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An important part of viewing imagery online is some standard of visual accuracy. Viewing the same image on different computers usually reveals stark discrepancies, causing great variations in the appearance of the image itself. Different monitor brands, different calibrations, and different quality all contribute to the potential skewing of the original image.
Great pains are taken to produce accurate images on this site, and the grayscale below is one way of helping calibrate your monitor to increase the accuracy. The scale has 26 distinct grades from white to black, and if you don't see each as such, the paintings may not look much like the originals. Adjusting your brightness and contrast so that all 26 square panels are distinct from each other, and not clumping in any area (usually the lightest and darkest squares) will go a great deal toward improving the images. Unfortunately, color is not so easy, but running your monitor through a color calibration test (easy on Mac OSX) is the best. Many people simply are not aware of the calibrations, and are quite surprised when they successfully run them...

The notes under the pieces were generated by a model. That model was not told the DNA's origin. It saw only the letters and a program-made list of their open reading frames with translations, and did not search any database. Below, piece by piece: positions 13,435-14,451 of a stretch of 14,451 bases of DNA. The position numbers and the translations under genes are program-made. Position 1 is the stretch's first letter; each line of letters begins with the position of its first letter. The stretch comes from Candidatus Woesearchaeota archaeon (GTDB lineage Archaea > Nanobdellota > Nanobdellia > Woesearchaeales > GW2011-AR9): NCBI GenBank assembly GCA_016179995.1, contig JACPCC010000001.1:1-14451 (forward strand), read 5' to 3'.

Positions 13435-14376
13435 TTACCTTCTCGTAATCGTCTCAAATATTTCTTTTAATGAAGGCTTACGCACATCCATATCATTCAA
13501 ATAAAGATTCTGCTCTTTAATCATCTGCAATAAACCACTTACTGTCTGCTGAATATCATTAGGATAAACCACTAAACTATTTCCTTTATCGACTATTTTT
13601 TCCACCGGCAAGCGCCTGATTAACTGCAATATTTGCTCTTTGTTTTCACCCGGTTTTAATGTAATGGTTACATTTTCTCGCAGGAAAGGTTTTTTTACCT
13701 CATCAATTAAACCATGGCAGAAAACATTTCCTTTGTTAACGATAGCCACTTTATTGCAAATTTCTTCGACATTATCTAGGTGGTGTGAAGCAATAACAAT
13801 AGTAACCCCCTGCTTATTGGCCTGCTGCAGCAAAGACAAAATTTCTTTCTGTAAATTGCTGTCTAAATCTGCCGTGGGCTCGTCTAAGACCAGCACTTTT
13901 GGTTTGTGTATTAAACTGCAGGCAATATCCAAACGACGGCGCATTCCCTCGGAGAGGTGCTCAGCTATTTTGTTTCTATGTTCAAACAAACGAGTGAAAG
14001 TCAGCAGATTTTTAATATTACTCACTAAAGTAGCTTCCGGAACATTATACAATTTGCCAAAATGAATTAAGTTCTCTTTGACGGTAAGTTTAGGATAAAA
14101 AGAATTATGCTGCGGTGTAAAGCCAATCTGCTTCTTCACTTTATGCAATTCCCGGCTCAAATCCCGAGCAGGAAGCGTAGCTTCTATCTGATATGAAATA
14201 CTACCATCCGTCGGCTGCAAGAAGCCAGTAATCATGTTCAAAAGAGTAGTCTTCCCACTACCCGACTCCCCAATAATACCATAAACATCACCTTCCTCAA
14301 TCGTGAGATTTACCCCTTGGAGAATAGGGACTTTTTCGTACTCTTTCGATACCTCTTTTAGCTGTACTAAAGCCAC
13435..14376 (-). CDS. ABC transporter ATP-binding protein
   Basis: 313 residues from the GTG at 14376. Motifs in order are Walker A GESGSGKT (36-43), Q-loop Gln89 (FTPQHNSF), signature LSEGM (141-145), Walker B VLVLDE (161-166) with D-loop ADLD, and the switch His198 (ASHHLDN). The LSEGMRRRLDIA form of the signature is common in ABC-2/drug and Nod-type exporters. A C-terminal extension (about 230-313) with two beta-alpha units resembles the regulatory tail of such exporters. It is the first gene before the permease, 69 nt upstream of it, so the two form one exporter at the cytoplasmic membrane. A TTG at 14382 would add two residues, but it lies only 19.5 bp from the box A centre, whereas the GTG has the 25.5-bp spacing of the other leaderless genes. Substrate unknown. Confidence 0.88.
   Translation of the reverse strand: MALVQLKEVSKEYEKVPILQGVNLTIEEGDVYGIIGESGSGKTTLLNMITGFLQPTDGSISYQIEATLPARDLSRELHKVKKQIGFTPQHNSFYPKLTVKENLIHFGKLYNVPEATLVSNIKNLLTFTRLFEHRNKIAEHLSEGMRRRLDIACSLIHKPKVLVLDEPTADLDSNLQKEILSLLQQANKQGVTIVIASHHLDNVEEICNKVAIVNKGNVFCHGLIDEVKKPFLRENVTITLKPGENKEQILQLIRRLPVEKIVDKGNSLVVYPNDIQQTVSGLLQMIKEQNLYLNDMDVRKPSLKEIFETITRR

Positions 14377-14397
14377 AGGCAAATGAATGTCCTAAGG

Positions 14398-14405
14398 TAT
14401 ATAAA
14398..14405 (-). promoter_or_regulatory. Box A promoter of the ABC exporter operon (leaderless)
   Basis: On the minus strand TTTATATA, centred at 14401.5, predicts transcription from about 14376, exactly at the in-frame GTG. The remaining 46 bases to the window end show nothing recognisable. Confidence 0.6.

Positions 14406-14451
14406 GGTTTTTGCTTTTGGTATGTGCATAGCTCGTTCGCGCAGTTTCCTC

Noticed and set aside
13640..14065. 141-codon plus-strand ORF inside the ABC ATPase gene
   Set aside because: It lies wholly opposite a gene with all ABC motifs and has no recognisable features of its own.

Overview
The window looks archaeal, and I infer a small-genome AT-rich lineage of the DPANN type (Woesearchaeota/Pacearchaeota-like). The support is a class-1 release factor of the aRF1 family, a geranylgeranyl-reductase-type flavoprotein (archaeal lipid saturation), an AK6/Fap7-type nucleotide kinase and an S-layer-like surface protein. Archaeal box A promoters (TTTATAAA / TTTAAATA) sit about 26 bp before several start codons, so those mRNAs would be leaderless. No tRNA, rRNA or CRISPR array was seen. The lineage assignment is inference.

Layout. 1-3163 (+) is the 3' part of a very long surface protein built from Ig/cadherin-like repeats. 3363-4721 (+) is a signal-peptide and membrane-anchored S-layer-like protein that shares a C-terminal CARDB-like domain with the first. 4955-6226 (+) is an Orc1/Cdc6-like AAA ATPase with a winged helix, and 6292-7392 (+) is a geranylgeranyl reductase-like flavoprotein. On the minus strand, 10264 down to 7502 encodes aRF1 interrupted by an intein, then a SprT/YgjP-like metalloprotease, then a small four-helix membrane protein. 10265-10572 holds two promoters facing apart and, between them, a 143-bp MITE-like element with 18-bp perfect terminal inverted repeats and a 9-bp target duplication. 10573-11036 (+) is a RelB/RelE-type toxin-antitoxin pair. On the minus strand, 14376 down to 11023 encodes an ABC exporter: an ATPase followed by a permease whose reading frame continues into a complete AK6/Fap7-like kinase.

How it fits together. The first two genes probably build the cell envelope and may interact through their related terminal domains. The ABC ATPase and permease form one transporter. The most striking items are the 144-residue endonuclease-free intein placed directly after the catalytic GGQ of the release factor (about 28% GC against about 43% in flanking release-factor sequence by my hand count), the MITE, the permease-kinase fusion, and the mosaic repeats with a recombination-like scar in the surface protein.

Popup pages for the large views of paintings have been replaced with Lightbox, a simple script that overlays the images on the current page and works on all browsers.
After clicking on an image, you may navigate through all the images on the current page by:
When you reach the end of an image set, just click on "CLOSE" to view the original page.